…Harvard’s CID report reflects Namibia’s economic failure
By Hilary Mare
NAMIBIA has failed to make it into the top 20 (in Africa) of the latest Global Growth Projections by the Centre for International Development at the prestigious Harvard University (CID), landing on 66th globally, a reflection of the country’s growth prospects.
With the exception of India and Philippines, all the countries in the top 10 are in Africa — Kenya (6.7 percent), Malawi (6.5 percent), Tanzania (6.5 percent), Egypt (6.0 percent), Madagascar (5.9 percent), Zambia (5.8 percent), Senegal (5.5 percent) and Philippines (5.5 percent).
Namibia is ranked 21 in Africa with a growth projection of 3.76 anually
Reflecting on Namibia’s poor prospects the Managing Director of Trustco, Dr Quinton van Rooyen highlighted that the reason for the country’s poor economic outlook becomes quite clear.
“What’s going to make Uganda, Tanzania and Kenya economic juggernauts and not Namibia? These countries have been shifting out of farming and into limited manufacturing sectors, giving them a diverse export basket. As such, when one export market is down, the rise in another market can offset the impact on their country’s economy. Namibia, on the other hand, has a much more concentrated export market, with the majority of our exports being primary resources, exposing our economy much more to the commodity market upturns and downturns. The CID has identified growth as coming from knowhow-driver economies that adapt existing products for local manufacture as the key to outpace advanced economies. Namibia should take note and expand its export offerings if we want to regain the economic growth we achieved during the first half of this decade.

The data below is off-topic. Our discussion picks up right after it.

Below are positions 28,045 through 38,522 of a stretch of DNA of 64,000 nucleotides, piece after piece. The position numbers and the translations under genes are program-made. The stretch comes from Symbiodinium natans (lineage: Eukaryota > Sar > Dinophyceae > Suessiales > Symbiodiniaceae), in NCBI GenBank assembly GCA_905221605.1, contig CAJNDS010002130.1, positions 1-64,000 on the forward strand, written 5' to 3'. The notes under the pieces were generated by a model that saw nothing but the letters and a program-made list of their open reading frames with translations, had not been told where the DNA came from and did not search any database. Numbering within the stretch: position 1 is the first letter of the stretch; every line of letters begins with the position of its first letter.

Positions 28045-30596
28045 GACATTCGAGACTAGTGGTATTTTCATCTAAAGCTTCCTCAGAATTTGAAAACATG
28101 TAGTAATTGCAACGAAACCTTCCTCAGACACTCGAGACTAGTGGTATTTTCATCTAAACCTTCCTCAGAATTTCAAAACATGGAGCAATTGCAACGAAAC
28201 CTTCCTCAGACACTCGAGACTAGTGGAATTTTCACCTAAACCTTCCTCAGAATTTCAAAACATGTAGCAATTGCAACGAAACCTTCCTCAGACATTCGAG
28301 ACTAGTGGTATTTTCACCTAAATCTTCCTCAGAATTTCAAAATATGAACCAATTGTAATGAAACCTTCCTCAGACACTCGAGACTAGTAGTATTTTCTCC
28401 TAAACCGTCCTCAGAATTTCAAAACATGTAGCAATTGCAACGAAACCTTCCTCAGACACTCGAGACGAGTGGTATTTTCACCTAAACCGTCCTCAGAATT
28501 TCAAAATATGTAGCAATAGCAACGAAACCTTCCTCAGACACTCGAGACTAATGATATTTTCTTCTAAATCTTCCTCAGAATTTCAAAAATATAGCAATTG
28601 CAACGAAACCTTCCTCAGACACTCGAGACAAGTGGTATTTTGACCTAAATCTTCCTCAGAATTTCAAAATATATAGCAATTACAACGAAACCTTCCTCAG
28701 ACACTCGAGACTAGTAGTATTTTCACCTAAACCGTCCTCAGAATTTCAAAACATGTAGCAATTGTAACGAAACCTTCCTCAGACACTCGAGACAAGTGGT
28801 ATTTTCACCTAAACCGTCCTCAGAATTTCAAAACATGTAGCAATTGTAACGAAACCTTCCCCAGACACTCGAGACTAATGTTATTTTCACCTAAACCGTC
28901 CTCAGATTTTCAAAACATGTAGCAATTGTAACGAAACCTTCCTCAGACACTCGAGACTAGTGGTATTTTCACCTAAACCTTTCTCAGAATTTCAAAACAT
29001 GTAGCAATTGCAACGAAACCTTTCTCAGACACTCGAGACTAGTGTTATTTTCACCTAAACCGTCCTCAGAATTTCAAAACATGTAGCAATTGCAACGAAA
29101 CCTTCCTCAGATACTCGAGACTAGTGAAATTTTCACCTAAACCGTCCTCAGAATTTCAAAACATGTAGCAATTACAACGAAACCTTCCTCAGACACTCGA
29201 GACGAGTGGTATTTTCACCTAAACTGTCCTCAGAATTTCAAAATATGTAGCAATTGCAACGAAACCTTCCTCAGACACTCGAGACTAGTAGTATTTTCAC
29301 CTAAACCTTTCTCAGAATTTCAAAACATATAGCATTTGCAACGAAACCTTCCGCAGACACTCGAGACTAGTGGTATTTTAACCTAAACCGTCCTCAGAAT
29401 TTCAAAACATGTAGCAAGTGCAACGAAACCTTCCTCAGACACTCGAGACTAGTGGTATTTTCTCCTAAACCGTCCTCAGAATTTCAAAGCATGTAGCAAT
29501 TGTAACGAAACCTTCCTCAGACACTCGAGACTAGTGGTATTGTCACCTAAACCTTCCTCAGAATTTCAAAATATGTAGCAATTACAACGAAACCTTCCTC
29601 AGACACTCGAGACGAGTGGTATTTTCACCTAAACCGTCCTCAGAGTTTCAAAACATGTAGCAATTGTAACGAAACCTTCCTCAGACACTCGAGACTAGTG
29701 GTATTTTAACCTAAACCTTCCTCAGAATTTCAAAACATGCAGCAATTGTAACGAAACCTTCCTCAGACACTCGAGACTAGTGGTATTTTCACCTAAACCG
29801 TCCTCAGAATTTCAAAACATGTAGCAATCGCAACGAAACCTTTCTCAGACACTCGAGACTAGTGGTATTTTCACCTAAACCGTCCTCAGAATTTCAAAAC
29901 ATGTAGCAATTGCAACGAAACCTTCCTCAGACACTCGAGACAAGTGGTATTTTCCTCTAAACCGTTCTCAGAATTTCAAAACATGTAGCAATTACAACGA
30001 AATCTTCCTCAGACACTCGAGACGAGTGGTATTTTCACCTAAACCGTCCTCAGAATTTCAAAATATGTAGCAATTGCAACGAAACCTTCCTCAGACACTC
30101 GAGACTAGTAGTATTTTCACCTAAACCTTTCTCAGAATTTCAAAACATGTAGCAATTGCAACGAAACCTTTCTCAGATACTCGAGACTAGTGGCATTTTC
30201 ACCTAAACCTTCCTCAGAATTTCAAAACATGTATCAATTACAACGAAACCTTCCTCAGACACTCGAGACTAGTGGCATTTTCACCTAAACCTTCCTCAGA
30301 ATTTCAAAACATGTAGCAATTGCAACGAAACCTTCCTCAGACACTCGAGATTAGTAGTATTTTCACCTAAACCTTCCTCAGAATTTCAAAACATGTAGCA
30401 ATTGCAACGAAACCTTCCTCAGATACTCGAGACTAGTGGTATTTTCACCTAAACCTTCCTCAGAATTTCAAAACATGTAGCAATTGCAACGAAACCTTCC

“Creating new export markets will fall on the shoulders of the private sector, but government must support its endeavours. Increasing incentives such as Export Processing Zones is but a part of it, but more important is releasing restrictions on skills, talent and international exposure to the local labour market. We need know-how, and those restrictions are an additional obstacle to overcome and may even be the primary reason we are unable to diversify our economy. These restrictions might have had good intentions to decrease unemployment, but did not deliver. I know from own experience of a diversity marker and investment landscape that ultimately employment will only increase if we can build new businesses, with new products, for a world market. Untie our hands, and let us help ourselves and create wealth for as many as possible at any given time,” he said.
The report notes that India and Uganda are poised to lead global growth in the next decade as new economic projections indicate the ascendency of countries on the Indian Ocean rim and East Africa.
With average annual growth projections of 7.9 percent and 7.0 percent for India and Uganda, respectively, the latest report indicates relative stagnation for Europe and the US, while China’s growth will start to peter out.
CID’s projections are based on the newly released 2015 global trade data and The Atlas of Economic Complexity, an online tool which measures a country’s productive knowledge and predicts its rate of growth.
According to the Financial Times’ John Authers, a senior columnist, “CID has a successful record of identifying which countries are positioned to grow. Based on the latest global trade data for 2015, they aim to identify the drivers of why some countries grow, while others do not.”
“Our economic complexity predictions find India’s disputed upper hand in growth will expand into a widening gap in the medium-term, with growth projections to 2023 predicted to be at 7.9 percent annually, ahead of the 4.6 percent for China,” he said.
The projections also favour Pakistan’s potential, at 5.1 percent predicted growth, presenting a clear picture of South Asia and East Africa’s positive growth outlook.
The report notes that countries like India, Kenya and the Ph i l ippi n e s have made quantum leaps in diversifying their exports “into more complex products”.
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